Two Streams


Community Development Stream


The adult educator may call himself or herself an agricultural extension agent, a health worker, a community organizer, a literacy teacher or any number of titles. It is not the title but the purpose of assisting women and men to realize themselves through the acquisition of skills and knowledge which identifies the authentic adult educator.

J. Roby Kidd

Beginning in October 2005, the Department of Adult Education, in collaboration with the Coady International Institute offers a new community development stream in the existing Master of Adult Education Program. The stream provides community development practitioners with an opportunity to deepen their understanding of the ways in which adult education methods and principles can be applied as the means for community development and change at the local, regional, national or international level. Maintaining a vibrant democratic society rests on two assumptions--that citizens have the capacity to learn and dialogue about their society, and that they have skills and conditions for participation. 

This stream enables practitioners to deepen their understanding of the ways in which adult education methods and principles can be applied in community development as well as the ways in which community development creates spaces for individual and collective learning.  Individuals often learn through their informal involvement in "communities of practice." Students are provided with guidance in defining a professional and academic area of focus within community development in a Northern or Southern setting. Focus can be on traditional communities bound by location, or on communities of culture and practice that can cross borders.

Research areas that students in the community development stream have explored include: 

  • Community-driven peace education and nonviolent conflict resolution methods 
  • Needs assessment for an adult education and community development centre in an Indigenous community in Nova Scotia.
  • Informal leadership in community-driven development

Other areas of specialization include, but are not limited to:

  • Participatory action research
  • Participatory project planning and development
  • Community based natural resource management
  • Health promotion
  • Community leadership and capacity building
  • Citizenship learning 

The community development stream is an out-growth of a long standing StFX tradition which combines adult education and community development. The Antigonish Movement, a program of community self-reliance, began on the StFX University campus. Today the Extension Department carries out the earlier work within a broader mission in Northeast Nova Scotia, and the Coady International Institute extends the principles of adult education to community development leaders from countries all over the globe.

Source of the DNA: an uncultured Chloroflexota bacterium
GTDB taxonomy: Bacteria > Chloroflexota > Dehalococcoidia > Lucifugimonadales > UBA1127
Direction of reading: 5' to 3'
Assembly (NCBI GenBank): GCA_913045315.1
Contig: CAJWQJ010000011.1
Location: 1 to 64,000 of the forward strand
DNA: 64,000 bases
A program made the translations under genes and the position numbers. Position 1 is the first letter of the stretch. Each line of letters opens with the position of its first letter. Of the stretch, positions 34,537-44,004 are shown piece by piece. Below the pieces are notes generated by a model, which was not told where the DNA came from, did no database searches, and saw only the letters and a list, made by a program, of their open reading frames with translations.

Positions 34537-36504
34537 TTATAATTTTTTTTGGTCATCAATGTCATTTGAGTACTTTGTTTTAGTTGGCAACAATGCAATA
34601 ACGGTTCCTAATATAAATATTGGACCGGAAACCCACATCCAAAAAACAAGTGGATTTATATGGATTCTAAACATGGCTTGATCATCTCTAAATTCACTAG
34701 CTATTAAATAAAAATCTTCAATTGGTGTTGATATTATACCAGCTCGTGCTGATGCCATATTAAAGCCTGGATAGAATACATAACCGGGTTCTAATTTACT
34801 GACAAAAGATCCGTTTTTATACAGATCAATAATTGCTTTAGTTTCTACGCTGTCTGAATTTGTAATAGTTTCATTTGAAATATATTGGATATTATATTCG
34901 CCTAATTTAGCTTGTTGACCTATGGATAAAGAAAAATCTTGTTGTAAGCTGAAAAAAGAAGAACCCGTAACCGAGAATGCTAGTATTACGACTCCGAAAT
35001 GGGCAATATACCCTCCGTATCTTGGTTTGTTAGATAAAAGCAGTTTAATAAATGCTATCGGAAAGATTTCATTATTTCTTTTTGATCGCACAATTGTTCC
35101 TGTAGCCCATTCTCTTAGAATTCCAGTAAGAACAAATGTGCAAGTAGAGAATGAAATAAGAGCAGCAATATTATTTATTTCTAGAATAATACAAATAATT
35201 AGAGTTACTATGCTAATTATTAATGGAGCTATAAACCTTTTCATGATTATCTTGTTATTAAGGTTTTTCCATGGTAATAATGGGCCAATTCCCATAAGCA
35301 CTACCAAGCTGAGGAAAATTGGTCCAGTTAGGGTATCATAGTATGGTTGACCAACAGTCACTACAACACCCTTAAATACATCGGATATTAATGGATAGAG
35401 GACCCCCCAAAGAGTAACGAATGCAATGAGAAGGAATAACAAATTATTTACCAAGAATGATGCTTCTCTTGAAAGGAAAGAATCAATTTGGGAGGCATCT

Reflective Practice Stream


"The nature of our actions corresponds to or connects with the nature of our understanding. Critical understandings lead us to critical action." 

P. Freire. (1973). Education for critical consciousness. London, UK: Bloomsbury, p. 44.

Adults have a rich repertoire of experience that they can tap as a source for learning. The more adults are aware of and able to systematically reflect on their wealth of experiences at work, play, and service, the more they learn and can apply these learnings in a myriad of ways. Frequently cited as a component of “best practice” in disciplines ranging from health, urban planning, law, to business, reflective practice: alerts us to problems; grounds our actions in accurate information; fosters trust in our own experiences and those of learners; helps us uncover more effective and informed responses to situations and challenges, and justifies the use of diverse teaching and training methods. Reflective practice is therefore an integral, ongoing component of the Master of Adult Education program because it is the foundation for effective self-directed learning.

The Reflective Practice Stream aims to foster more critically reflective learning in professionals who work in a range of contexts and settings such as:
• Community colleges (ESL teachers, Early Childhood Educators, Dental Hygienists, etc.)
• Health (Nursing, Occupational Therapist, Physiotherapy, Physician, Dietitian, etc.)
• International and community development
• Management and Human Resources
• Literacy organizations
• Legal aid, police trainers, and correctional services
• Programs for youth, immigrants, the elderly, people with intellectual or physical differences.

Students in the Reflective Practice Stream are invited to explore a range of areas within the field of adult education ranging from transformative learning, organizational learning and adult development, to social justice education, feminist approaches, and environmental education. Research topics that students in the reflective practice stream have investigated include:

Example one: Examining the learning journey of three nurses in community practice.

Example two: Workplace learning: Critical reflection on teaching managers

Example three: Community college pedagogy: A course revisited.

For further inquiries contact the Adult Education Department.